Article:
Cesarean Rate In China Not As High As Previously Thought

Research shows that cesarian delivery rate in China is lower than the World Health Organization’s estimate.

AsianScientist (Jan. 11, 2017) – Although still high, the cesarean rate in China is lower than the World Health Organization (WHO) estimate when rural areas are taken into account. These findings have been published in JAMA.

Overuse of cesarean surgeries can jeopardize the health of mothers and babies. As China is home for about one-fifth of the world’s population, Chinese health care practices have a big impact on global health. That’s why the public health community was alarmed when in 2010 the WHO reported that 46.2 percent of Chinese babies were delivered by cesarean.

The present study by Dr. Jan Blustein, Professor of Health Policy and Population Health at New York University, finds the current Chinese cesarean rate is substantially lower than the WHO figure: 34.9 percent in 2014, a figure comparable to the United States rate for the same year (32.2 percent).

In explaining the discrepancy between the WHO study and the new work, Blustein noted that the WHO study drew on a small number of hospitals located mostly in cities, while the new study drew on births throughout China. The new study was also the first to document large geographic variations in rates across different geographic areas of China. In some ‘supercities,’ rates were well in excess of 50 percent throughout the study period, while in some rural areas, rates were lower than 20 percent throughout.

The study was a collaboration between US and Chinese researchers. In addition to Blustein, the study was directed by: Professor Liu Jian-Meng and Assistant Professor Li Hong-Tian, both from Peking University.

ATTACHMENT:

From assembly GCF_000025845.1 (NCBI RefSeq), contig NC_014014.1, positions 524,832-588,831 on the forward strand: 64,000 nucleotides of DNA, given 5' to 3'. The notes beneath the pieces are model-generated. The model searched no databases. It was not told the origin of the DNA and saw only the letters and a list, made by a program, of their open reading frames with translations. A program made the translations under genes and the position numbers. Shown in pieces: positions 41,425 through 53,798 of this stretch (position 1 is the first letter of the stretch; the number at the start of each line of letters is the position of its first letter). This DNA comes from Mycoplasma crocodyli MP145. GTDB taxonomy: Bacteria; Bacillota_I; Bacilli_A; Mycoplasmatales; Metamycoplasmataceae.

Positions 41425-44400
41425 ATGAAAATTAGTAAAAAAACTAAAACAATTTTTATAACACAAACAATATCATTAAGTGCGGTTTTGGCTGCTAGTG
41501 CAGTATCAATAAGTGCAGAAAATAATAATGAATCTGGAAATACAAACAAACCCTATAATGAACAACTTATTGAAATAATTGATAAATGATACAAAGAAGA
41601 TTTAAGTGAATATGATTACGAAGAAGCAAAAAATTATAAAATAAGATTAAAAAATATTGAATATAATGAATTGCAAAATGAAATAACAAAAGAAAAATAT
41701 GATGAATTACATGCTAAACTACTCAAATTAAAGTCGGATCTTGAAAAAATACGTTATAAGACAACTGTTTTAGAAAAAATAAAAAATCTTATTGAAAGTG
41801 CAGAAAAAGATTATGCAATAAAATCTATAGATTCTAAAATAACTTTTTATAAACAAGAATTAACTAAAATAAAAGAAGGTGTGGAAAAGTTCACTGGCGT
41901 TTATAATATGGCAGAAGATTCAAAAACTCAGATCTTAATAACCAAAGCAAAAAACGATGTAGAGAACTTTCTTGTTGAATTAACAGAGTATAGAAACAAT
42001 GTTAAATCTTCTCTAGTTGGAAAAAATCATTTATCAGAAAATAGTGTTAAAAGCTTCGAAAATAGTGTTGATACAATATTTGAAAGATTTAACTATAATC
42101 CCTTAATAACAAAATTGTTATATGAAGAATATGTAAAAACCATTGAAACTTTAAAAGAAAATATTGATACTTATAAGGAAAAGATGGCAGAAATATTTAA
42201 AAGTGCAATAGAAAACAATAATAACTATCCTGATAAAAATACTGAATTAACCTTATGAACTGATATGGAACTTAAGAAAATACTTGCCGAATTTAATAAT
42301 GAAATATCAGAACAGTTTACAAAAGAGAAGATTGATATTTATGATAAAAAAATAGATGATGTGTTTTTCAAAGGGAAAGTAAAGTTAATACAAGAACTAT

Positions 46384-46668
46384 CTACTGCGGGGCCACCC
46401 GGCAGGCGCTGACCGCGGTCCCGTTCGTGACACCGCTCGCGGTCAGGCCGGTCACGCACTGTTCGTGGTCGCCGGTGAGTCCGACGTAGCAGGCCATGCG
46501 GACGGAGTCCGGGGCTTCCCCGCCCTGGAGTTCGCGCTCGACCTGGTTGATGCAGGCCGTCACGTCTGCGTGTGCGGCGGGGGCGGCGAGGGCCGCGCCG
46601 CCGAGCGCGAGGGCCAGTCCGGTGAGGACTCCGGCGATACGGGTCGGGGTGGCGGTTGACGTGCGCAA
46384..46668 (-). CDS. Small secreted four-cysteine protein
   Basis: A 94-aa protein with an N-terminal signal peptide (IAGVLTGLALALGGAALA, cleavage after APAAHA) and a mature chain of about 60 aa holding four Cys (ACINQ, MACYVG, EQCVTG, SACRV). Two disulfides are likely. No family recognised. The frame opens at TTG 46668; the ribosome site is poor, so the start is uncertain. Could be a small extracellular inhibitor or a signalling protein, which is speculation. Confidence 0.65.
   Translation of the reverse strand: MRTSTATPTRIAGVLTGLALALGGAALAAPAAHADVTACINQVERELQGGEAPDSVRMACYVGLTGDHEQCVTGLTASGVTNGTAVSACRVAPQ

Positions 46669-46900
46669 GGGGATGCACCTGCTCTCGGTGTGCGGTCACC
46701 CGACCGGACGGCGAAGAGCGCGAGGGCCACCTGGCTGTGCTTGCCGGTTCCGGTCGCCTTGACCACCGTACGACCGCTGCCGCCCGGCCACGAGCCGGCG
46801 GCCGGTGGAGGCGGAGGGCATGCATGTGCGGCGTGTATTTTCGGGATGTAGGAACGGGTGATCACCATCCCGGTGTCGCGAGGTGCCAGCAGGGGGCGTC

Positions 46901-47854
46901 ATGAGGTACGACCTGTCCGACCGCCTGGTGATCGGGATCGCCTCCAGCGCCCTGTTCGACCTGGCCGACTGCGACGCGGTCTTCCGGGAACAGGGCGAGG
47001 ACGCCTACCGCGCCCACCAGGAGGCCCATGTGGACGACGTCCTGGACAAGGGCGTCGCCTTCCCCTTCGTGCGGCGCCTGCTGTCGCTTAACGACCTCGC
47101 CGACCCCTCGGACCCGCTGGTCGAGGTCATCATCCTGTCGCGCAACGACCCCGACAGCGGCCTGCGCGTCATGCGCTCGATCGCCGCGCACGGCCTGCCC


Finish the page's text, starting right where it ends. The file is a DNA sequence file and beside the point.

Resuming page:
“Variations in delivery practices are opportunities for improvement,” said Liu, the study’s senior co-author from China. “In areas where cesarean rates are very low, we can provide training and other resources to make sure that cesarean is available when needed. In cities where rates are high, efforts can be targeted to encourage vaginal delivery, when it is appropriate.”

Interestingly, large geographic variations in cesarean rates are also found in the United States. For example, in 2010 the rate was 22.6 percent in Alaska, but 38.8.4 percent in New Jersey.

“We don’t know exactly what drives these variations in delivery patterns in the US—it could have to do with doctor’s and hospital’s financial incentives, fears of malpractice claims, sheer convenience for obstetricians, or patient preferences. Our Chinese colleagues say that the same set of factors are at play in China,” said Blustein.

While the study generally showed a growth in cesarean in China over time, it found a decrease in cesarean use over time in some of China’s ‘super cities’ such as Beijing and Shanghai. For example, in Beijing the rate fell from 59.2 percent in 2008 to 43.2 percent in 2014, while in Shanghai fell from 68.0 percent to 52.4 percent during the same period. These drops may reflect national and local policy efforts to reduce the cesarean rate, by providing training, resources, and financial incentives.

The article can be found at: Li et al. (2017) Geographic Variations and Temporal Trends in Cesarean Delivery Rates in China, 2008-2014.


Source: New York University; Photo: il-young ko/Flickr/CC.
Disclaimer: This article does not necessarily reflect the views of AsianScientist or its staff.

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